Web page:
We all like to portray ourselves as successful. We did it! We made it! We passed! We graduated! We got the promotion!

But you and I know that sometimes, there are disappointments. We feel we could have done better. We are downsized out of our jobs. We have to take that exam again. And in real estate, there are disappointments, for sure, despite the happy posts on Facebook by realtors.

An offer doesn’t get accepted on the house of our dreams. We don’t get the price we had hoped for when we listed our property. Our financing doesn’t come through. A home inspection ends up being bad news. On an open house day, the washer overflows.

I am always reminded how deeply real estate compares to life. We have hopes and dreams and we hope that we will get what we want. When it doesn’t happen, we have to keep on going. The world doesn’t stop just because we don’t get what we want. We re-align ourselves and adjust to setbacks. We often look back later and realize: Weren’t we fortunate? That job didn’t work out, but it set me on a path toward something better.

And it is the same with searching for a home. One would think that–after all–seeing as how homes are all built from the same materials, just put together in different ways, that one could live almost anywhere. But we are hard to please. We have expectations and we each have a kind of virtual idea of what we can live with and what we cannot live without. It is the same with life. We set our expectations for what we will achieve and there is a huge variance between people.

What do people really want? If you have figured out what you need and are able to set aside grand or unreasonable desires, you have it made. We may think a job, certain clothing, a particular type of vehicle, or a specific home will make us happy. And maybe each of these things will, for a time.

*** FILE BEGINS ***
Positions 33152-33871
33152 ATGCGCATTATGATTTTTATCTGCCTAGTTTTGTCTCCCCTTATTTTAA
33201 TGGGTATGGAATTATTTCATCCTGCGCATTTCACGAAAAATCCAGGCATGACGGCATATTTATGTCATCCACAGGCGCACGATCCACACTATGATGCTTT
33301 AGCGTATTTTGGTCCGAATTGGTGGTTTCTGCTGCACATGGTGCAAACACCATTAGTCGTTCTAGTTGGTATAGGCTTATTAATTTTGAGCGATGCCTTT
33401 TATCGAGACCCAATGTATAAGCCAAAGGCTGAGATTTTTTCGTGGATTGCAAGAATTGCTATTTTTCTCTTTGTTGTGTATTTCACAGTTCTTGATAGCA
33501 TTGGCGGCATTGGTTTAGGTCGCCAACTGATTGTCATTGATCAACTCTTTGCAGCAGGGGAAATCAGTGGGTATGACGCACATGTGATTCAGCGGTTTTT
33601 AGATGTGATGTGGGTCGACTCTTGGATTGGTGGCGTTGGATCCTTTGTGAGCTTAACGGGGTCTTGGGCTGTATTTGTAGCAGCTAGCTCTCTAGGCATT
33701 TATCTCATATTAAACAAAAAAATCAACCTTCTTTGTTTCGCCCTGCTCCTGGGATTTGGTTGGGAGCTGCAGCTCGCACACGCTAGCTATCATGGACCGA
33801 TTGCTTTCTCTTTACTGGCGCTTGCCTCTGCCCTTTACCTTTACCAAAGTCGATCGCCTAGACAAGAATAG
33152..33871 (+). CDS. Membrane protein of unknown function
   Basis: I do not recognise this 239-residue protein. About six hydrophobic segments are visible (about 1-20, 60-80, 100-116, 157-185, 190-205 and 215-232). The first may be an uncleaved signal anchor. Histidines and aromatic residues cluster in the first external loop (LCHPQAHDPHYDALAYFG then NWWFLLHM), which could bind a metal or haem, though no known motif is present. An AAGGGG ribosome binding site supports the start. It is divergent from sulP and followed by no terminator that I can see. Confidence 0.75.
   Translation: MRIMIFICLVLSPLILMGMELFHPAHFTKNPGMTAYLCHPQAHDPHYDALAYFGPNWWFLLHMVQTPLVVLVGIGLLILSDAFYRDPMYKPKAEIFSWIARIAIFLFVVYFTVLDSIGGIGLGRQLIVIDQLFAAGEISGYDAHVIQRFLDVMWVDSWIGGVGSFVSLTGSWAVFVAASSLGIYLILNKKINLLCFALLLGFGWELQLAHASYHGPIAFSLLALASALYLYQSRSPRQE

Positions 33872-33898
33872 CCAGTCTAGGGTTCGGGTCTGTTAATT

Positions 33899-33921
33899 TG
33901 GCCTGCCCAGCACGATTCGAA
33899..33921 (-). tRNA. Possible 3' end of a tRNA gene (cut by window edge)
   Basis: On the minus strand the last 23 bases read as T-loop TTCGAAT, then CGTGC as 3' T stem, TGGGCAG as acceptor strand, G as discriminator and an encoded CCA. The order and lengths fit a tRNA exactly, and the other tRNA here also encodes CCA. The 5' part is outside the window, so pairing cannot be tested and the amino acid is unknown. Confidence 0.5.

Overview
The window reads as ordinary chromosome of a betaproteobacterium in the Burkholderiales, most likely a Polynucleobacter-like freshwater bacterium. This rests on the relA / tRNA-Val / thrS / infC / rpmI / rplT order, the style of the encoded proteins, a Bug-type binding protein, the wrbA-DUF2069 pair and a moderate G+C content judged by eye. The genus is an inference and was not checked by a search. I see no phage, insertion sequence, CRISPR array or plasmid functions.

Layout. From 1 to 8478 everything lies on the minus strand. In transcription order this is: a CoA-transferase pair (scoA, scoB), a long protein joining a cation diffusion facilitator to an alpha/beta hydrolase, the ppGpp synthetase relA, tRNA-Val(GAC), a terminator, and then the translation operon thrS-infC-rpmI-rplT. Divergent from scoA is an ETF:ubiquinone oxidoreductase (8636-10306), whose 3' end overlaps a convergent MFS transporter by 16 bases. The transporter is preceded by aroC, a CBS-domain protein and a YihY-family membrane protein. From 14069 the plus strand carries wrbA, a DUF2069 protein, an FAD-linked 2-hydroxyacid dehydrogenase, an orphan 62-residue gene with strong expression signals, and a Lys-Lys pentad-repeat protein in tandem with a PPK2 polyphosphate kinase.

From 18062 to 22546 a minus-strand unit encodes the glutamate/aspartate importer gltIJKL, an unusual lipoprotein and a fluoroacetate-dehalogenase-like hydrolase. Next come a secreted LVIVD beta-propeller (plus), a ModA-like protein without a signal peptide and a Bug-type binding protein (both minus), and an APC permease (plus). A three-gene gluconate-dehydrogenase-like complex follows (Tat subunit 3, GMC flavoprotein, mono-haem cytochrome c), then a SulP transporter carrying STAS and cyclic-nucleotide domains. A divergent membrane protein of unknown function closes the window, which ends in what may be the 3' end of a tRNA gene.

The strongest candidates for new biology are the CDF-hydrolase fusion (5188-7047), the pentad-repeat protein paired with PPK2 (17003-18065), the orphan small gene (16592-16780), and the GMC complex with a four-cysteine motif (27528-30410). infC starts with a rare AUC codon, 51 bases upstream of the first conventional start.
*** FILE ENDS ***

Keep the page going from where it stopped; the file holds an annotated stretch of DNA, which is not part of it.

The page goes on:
But the abiding part of happiness lies within each of us. We carry it with us every day, no matter what we do for a living, what kind of car we drive, or where we live. Happiness is elusive and yet, someone facing a terminal illness can be happy. Someone with few financial resources can be happy. Someone living in modest circumstances can be happy. I bet you have often asked yourself how to find the happiness that you think you see in others. I know I have. It has always looked to me as if it is easier for some people to find happiness. In the meantime, I re-think possible outcomes, worry about the future and wonder if I am doing enough and doing it well enough.

It is hard to come to grips with the notion that we choose what we think. But we do choose. We choose to constantly strive for more and for better than what we had yesterday. Or we choose on various levels to be content with what we have and who we are.

If striving makes you happy, so be it. Perhaps our economy would collapse if everyone was happy with what they had.

Yet it is nice, every so often, to look at who you are, what you have and how you move through the world — and to then be simply grateful and satisfied with the whole darn thing. Give everything a rest and just live with the way things are. Sometimes I do that. I cut myself a break for just one day. It kind of proves to me that I can do it — be content with everything as it is.

As I work with clients, I am inside those disappointing moments when things don’t work out and I am there for those happy times, where everything falls into place. It is in those less-than-perfect moments that I see people rise to the occasion and find a way forward. Hope and optimism win. Telling yourself that things never work out for you is not the best way to nurture yourself.

We all deserve happiness but our personal role in deciding what that looks like can be our downfall or our salvation.

What do we deserve exactly? What do we need? Maybe asking ourselves those questions is a good place to start.